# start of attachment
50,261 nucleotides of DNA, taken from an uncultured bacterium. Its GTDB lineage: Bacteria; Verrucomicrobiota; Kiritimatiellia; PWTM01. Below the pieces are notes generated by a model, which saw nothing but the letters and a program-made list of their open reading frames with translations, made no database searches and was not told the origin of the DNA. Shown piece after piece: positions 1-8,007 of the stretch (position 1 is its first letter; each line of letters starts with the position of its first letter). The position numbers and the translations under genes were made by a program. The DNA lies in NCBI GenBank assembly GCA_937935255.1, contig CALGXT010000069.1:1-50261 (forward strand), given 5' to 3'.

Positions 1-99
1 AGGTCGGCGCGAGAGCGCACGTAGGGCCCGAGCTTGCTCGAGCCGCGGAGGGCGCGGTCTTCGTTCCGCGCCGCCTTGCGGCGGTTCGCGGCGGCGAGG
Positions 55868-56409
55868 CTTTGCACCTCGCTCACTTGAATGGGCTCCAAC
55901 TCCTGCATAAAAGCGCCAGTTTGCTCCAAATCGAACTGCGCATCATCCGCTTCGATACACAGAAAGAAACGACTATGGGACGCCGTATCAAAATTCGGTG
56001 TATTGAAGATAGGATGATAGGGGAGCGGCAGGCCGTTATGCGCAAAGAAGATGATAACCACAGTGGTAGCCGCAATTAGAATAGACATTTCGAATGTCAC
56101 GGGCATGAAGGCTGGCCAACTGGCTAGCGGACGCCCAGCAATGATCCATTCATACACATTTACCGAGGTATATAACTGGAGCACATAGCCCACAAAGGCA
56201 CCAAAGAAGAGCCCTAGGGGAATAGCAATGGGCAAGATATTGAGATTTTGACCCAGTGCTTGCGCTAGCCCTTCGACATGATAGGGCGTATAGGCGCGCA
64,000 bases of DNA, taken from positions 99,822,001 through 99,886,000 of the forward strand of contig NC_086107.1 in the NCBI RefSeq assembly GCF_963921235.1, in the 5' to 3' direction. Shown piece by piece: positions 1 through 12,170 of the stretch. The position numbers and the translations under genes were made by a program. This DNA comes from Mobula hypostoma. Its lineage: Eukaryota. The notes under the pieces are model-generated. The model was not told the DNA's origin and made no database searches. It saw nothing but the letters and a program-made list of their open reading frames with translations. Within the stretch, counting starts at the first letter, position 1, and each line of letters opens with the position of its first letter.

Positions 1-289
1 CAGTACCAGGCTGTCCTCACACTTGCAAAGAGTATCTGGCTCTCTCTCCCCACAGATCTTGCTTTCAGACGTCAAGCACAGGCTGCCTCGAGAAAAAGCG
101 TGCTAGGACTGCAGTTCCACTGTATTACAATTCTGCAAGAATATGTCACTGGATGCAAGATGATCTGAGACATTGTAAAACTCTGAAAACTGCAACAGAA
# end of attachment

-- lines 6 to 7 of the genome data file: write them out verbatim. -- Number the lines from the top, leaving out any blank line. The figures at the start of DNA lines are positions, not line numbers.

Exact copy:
55901 TCCTGCATAAAAGCGCCAGTTTGCTCCAAATCGAACTGCGCATCATCCGCTTCGATACACAGAAAGAAACGACTATGGGACGCCGTATCAAAATTCGGTG
56001 TATTGAAGATAGGATGATAGGGGAGCGGCAGGCCGTTATGCGCAAAGAAGATGATAACCACAGTGGTAGCCGCAATTAGAATAGACATTTCGAATGTCAC